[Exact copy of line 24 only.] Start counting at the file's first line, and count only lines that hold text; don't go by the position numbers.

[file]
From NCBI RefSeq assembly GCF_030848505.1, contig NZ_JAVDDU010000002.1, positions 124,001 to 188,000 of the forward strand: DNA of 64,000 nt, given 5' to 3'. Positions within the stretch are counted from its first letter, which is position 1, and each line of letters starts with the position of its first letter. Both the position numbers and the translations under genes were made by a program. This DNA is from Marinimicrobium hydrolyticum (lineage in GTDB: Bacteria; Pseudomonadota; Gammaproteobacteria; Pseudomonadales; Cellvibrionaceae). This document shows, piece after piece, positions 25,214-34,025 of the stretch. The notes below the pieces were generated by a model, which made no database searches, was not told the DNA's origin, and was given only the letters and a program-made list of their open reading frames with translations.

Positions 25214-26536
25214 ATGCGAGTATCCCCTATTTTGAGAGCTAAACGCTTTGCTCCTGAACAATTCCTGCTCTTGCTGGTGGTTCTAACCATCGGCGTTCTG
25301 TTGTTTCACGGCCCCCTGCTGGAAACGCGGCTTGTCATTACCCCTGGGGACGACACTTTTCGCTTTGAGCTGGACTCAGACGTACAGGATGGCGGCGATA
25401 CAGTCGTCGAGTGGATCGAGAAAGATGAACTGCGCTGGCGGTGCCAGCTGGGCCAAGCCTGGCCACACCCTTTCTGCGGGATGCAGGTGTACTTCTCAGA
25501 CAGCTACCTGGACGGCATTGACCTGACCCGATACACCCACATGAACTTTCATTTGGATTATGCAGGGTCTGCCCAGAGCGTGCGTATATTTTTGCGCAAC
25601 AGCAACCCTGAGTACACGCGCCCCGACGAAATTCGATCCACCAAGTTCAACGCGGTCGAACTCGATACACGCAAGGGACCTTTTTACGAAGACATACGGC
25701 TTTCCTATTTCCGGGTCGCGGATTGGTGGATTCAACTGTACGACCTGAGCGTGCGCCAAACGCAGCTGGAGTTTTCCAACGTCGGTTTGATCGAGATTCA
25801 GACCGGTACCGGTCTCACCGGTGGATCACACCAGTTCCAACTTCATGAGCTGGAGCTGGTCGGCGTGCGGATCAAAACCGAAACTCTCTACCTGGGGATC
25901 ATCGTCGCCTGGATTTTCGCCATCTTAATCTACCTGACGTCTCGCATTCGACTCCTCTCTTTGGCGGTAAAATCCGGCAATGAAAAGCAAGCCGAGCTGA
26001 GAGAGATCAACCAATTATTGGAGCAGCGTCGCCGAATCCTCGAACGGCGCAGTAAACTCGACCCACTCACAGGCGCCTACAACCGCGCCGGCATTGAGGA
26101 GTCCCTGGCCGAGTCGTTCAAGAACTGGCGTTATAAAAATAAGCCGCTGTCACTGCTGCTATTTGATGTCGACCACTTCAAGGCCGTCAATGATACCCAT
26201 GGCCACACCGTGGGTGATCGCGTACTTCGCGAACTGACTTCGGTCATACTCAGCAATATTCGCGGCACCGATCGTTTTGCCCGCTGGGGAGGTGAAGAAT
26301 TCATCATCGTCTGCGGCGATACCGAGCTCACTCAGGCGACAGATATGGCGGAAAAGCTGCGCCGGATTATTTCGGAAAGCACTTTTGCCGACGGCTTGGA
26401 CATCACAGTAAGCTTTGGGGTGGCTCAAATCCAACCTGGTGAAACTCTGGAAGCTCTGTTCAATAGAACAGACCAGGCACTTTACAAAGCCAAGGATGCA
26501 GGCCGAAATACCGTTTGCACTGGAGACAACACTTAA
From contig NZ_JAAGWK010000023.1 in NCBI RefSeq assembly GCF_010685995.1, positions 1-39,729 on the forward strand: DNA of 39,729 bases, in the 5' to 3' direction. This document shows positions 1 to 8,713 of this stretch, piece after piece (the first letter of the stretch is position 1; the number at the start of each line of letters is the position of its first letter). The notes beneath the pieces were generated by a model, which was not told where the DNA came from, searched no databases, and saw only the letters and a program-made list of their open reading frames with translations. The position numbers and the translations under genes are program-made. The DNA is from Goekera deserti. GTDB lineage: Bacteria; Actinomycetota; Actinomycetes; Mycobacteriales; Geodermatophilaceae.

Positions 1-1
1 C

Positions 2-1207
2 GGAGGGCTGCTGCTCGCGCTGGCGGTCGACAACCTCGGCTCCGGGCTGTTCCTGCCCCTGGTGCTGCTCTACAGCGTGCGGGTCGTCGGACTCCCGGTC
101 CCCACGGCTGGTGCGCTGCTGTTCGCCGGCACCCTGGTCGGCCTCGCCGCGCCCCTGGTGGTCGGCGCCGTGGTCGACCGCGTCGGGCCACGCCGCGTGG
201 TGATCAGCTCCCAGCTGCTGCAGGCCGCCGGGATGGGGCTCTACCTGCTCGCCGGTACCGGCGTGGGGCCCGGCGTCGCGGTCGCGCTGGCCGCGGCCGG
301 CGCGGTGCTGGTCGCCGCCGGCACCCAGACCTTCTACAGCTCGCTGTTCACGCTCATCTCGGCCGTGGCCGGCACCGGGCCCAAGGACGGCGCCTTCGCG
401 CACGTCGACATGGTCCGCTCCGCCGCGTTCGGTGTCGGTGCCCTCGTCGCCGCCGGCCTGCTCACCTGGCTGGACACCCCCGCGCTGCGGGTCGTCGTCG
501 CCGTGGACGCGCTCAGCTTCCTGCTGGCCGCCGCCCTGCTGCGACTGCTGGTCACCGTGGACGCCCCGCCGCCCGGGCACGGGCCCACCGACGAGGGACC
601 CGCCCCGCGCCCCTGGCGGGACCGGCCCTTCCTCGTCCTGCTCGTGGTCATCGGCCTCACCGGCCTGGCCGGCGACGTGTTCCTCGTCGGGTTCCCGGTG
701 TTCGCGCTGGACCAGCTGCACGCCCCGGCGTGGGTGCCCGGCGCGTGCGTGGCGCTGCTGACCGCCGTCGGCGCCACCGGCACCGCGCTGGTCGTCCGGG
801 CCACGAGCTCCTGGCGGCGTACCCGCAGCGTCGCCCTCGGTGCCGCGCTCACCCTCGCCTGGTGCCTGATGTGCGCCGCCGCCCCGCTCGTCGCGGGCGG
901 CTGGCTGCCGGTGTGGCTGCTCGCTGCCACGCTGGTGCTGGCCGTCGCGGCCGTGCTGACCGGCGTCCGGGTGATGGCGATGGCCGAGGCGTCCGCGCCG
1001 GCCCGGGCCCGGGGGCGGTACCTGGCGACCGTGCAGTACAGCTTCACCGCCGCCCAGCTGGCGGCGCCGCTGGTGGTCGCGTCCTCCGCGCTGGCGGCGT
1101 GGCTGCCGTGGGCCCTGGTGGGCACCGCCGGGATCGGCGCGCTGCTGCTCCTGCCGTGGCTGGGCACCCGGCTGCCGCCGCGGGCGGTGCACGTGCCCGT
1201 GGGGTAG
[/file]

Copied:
301 CGCGGTGCTGGTCGCCGCCGGCACCCAGACCTTCTACAGCTCGCTGTTCACGCTCATCTCGGCCGTGGCCGGCACCGGGCCCAAGGACGGCGCCTTCGCG